Verde Valley Visit/ week two

An aerial view of the Tincan and the neighborhood

Our last week at Dead Horse Ranch State Park was a full one. We connected we some friends who live in the village of Oak Creek and are building a new house in Jerome. Andy and Lori invited us to watch the sun set from Yavapai Point before dinner. With cocktails in hand we made our way to our view point.

That’s Lori leading the way
Courthouse Rock and Bell Rock

Tuzigoot National Monument is visible from many of the hiking /biking trails in Dead Horse Ranch State Park. It is the remnant of a Sinagua village built between AD. 1000 and 1400. What you see now is a reconstruction of the walls using the original stones.

The Pueblo sits atop a long ridge 120 feet above the Verde Valley.

Tuzigoot had 87 ground-floor rooms

After visiting the Pueblo we walked along the Verde River.

As mentioned before, getting out for a hike in the Sedona area can be problematic if you don’t get a very early start. Even then you won’t be hiking alone. One of the hikes we enjoy is a little used trail out of the Village of Oak Creek, the Transept Trail. It’s a seven mile out and back ramble through Red Rock Country.

Where’s Pat?

The trail ends at the Hiline Trail and offers some great views of Cathedral Rock.

We did not encounter any other hikers until we had almost completed our hike. This does not happen too often when hiking in Sedona.

One of two FP7 locomotives used by the Verde Canyon Railroad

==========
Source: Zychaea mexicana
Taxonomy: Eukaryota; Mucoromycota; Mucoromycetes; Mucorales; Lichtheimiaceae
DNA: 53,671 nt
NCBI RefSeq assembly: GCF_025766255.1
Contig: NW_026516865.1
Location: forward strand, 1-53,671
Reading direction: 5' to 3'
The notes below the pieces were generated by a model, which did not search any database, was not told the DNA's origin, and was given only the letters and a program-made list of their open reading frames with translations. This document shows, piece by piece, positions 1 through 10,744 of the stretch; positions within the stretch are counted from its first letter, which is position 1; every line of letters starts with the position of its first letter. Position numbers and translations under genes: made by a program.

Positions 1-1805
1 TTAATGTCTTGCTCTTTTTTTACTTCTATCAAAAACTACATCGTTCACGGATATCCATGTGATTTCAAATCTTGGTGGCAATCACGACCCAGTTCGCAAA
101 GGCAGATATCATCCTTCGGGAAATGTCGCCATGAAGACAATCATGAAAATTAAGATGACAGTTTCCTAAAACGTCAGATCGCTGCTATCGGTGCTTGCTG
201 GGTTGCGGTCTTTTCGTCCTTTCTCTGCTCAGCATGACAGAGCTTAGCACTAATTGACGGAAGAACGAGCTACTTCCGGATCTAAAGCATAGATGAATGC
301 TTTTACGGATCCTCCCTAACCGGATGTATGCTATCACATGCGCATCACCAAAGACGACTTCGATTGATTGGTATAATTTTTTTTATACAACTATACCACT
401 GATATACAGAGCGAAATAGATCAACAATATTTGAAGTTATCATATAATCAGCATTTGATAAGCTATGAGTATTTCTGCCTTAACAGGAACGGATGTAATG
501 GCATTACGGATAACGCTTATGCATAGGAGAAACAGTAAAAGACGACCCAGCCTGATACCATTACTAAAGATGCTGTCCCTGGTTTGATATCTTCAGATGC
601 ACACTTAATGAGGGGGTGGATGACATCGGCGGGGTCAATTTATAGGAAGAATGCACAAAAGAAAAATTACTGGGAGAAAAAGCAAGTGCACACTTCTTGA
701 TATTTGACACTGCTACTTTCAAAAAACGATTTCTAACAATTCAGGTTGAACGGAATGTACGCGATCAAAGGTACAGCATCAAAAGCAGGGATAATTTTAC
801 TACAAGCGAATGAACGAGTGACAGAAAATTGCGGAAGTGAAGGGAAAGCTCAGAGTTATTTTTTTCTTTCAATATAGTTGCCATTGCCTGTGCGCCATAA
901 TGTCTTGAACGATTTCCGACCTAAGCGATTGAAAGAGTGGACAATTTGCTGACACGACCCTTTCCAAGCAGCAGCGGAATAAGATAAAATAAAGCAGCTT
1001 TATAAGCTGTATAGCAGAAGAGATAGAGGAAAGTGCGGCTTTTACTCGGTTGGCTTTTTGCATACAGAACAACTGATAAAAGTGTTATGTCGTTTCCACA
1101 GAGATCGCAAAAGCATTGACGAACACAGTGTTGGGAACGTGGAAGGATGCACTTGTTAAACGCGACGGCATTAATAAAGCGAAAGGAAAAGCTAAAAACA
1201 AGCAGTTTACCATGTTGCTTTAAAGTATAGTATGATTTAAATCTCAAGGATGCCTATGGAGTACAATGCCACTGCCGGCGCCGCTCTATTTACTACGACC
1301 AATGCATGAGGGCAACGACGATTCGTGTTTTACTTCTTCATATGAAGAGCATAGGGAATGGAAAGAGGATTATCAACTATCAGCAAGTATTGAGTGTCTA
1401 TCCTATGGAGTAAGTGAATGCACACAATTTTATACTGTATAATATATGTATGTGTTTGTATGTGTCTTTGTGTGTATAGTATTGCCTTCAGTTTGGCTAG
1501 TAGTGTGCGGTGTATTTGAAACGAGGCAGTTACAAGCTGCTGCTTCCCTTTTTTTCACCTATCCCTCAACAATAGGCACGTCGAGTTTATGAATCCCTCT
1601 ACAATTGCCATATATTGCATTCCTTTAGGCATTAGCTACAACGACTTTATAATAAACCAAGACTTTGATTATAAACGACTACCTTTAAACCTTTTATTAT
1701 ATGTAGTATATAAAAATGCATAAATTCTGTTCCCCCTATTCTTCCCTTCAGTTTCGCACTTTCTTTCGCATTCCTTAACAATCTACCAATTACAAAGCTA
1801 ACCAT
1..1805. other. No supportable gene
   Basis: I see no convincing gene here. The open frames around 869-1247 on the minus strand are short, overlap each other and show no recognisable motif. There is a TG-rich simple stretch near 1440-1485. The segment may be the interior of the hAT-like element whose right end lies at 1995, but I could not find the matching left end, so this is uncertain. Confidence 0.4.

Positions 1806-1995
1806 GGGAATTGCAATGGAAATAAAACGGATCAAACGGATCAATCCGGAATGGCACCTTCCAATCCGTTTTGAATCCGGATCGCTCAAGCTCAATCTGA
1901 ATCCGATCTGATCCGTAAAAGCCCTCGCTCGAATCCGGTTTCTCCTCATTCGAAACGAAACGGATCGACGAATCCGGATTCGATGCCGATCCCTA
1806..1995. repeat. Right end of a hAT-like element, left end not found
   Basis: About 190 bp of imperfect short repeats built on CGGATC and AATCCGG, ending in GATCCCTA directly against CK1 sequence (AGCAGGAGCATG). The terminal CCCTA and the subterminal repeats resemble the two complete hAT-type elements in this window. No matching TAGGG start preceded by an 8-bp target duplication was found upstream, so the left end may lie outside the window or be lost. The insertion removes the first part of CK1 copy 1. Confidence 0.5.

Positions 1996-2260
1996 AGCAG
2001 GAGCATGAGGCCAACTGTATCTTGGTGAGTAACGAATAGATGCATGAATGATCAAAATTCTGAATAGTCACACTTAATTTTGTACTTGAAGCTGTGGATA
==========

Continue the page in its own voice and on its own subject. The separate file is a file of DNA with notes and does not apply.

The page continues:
While relaxing in camp we remarked to our neighbors how we liked their teardrop camper. A teardrop was our introduction to RVing. During that conversation they told us about a sightseeing train ride they had taken out of Clarkdale. We investigated further and decided to give it a go.

Our car
We had access to an open car during the ride

The train travels along the Verde River and passes Sycamore Canyon. We had wanted to hike the canyon but the trail was closed due to fire and mudslides. The train allowed us to see a bit of the canyon.

The train travels over a trestle and through a tunnel with wonderful views of the landscape.

After traveling through this iconic landscape Pat was feeling that southwest vibe

We first visited the historic mining town of Jerome in 1979. Back then Jerome was called a ghost town with lots of abandoned and falling down buildings. What a difference a few decades make. Jerome is now a thriving tourist destination with bars, restaurants, galleries and artist studios.

A view of the Verde Valley from uptown Jerome
Embracing the past to build a future

It isn’t always go, go, go. We do enjoy hanging out in the park and exploring the miles of hiking and mountain biking trails.

A last visit to Sedona red rock country as the sun sets on our Verde Valley visit.

9 thoughts on “Verde Valley Visit/ week two”

  1. WOW!!!
    That secluded hike looks terrific. A less popular hike in Sedona beats most! Also like Pat’s hat! 🙂
    Beautiful sunset views and train ride. All great. Happy for you two.


  2. It’s always a pleasure to see your photos and read your descriptions!! Did you go through Wickenburg? I stayed there last time I was in AZ with Sheila & Paul.
    So how did you spend your birthday Pat?! Happy Birthday!! and looks like the year is going to be a good one!!
    xo kathy


  3. Love Sedona area, we too did oak creek to get away from everyone, gorgeous hike
    Colors in your photos are spectacular!
    Joanne M


  4. Hi Shelley (sp?) and Pat— Thanks so much for giving us your blog info! We are writing down lots of details about your trips! We’ll be in Tucson March 1 for 8 days for hiking and bike riding. You two share a LOT of our interests. You mentioned that you would be attending a concert at MIM. Is that the Kenny Barron Trio concert this Fri 2/25? We might buy tickets …. Looks good. :>)
    Noelle & Andy Taber


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